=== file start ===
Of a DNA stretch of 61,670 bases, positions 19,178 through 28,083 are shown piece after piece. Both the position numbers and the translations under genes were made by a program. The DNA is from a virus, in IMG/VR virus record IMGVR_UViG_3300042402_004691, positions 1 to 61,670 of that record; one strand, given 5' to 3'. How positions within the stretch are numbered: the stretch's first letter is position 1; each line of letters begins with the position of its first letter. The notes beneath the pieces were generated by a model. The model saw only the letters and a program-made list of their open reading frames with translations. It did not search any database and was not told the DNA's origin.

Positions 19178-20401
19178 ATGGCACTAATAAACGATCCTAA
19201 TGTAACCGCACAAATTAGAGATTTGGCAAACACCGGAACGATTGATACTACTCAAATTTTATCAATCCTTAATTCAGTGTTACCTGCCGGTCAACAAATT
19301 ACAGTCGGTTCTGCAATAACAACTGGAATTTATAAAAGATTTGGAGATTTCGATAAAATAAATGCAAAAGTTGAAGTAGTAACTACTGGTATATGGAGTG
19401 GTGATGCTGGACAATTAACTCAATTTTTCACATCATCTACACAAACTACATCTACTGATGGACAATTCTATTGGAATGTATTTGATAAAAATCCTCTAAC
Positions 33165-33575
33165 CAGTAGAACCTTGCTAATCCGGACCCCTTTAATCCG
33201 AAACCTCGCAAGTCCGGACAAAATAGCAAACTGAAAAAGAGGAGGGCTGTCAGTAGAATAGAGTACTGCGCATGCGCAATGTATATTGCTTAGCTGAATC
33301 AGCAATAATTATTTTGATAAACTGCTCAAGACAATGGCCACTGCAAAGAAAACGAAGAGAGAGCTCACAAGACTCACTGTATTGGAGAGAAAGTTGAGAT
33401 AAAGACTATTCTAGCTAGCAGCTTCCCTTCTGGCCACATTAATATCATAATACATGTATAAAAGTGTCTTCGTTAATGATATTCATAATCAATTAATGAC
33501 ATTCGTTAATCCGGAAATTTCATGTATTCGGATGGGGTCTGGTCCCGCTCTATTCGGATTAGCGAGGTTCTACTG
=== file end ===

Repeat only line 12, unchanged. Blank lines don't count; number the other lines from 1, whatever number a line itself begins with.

33501 ATTCGTTAATCCGGAAATTTCATGTATTCGGATGGGGTCTGGTCCCGCTCTATTCGGATTAGCGAGGTTCTACTG